Despite more that 50 years of study, the processes that heat and accelerate solar plasmas to form the corona and solar wind are still not well understood. We study the manifestations of plasma structures rooted in the solar atmosphere and model the transport of energy therein based on models of the discrete structures that may mediate this process. To further facilitate study of these phenomena, we have also contributed to the development of novel CCD technologies that allow observation of solar EUV emissions with excellent sensitivity and spatial fidelity.
The goal of the proposed research is to increase the sensitivity and collection efficiency of optical-antenna-coupled detectors by gaining a practical understanding of the relevant design parameters in the nanoscale regime, and by designing impedance matched optical antennas and antenna-sensor combinations. Employing recently developed near-field probe techniques, the proposal team will measure high-spatial-resolution, three-dimensional maps of vector electric field in close proximity to optical antennas, yielding the unique ability to extract complex impedance of optical antennas and sensors.
The world is being controlled by voice activation and speech recognition that requires a physical trigger or button press. That distinction is fading away because we have developed the (Wake-Up-Word) technology that would allow recognition of voice commands without a physical prompt. It is a specific way of using speech recognition to "trigger" required and necessary action using only speech instead of push-to-talk buttons. The system is capable of understanding the context of the utterance:"Computer!", "Take me to the 4th floor" from: "I have a powerful computer on my desk".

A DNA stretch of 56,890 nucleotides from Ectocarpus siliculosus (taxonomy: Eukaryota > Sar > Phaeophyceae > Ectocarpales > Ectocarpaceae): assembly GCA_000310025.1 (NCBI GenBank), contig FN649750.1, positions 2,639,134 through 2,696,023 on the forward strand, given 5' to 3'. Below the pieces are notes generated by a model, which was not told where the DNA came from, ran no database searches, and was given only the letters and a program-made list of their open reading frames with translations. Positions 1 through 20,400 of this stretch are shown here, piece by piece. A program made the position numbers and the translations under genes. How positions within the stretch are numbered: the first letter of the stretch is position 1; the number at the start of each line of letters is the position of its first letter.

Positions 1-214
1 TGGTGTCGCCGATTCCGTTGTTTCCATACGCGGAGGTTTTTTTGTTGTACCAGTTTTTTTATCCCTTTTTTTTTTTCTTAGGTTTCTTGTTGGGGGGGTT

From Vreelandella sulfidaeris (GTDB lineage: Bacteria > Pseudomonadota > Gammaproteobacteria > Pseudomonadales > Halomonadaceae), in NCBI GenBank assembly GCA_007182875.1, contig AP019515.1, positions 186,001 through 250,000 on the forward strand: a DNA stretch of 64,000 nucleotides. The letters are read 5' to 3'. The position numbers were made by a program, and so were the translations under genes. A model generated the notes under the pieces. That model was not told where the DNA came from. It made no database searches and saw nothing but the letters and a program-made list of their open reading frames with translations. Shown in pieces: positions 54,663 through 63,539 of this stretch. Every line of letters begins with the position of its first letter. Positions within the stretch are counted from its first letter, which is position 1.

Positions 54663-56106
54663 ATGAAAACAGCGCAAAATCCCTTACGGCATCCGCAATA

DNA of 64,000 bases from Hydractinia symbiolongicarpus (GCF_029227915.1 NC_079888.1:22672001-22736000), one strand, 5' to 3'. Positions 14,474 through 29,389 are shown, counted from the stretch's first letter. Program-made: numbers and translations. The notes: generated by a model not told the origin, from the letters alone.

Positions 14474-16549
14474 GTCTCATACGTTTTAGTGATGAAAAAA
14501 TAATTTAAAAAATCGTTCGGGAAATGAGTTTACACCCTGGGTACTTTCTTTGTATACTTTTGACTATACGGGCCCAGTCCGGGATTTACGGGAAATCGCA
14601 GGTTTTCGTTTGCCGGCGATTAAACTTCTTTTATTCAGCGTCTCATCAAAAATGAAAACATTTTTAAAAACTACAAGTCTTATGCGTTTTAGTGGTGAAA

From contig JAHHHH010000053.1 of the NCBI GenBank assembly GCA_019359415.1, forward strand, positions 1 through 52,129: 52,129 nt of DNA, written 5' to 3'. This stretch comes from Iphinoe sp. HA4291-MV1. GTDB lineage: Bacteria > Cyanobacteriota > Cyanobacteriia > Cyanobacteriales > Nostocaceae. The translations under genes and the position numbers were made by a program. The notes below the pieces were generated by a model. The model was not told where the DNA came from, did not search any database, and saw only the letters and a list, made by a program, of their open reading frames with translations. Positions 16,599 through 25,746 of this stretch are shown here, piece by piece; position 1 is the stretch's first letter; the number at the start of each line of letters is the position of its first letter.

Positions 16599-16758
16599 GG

The design of spacecraft, satellites, planetary landers and their missions is becoming ever more complex and challenging. At the heart of this design process is Systems Engineering. New methods, techniques and tools that can be used for spacecraft design from a Systems Engineering perspective are being developed and tested at Florida Institute of Technology. Florida Tech researchers and students are closely teaming with NASA’s Jet Propulsion Laboratory to develop a ‘Mission Observer CubeSat’ using the new Systems Engineering tools and techniques.
Antenna-coupled detectors for THz and IR imaging arrays hold great promise for the development of next-generation imagers by providing the collection cross-section of an antenna and transferring collected power to a subwavelength detector. The primary goals of this research are (1) to increase the THz/IR sensitivity and collection efficiency of antenna-coupled detectors through the design of IR impedance matching networks integrated with antenna designs, and (2) the development of low-loss THz/IR waveguides/phase shifters.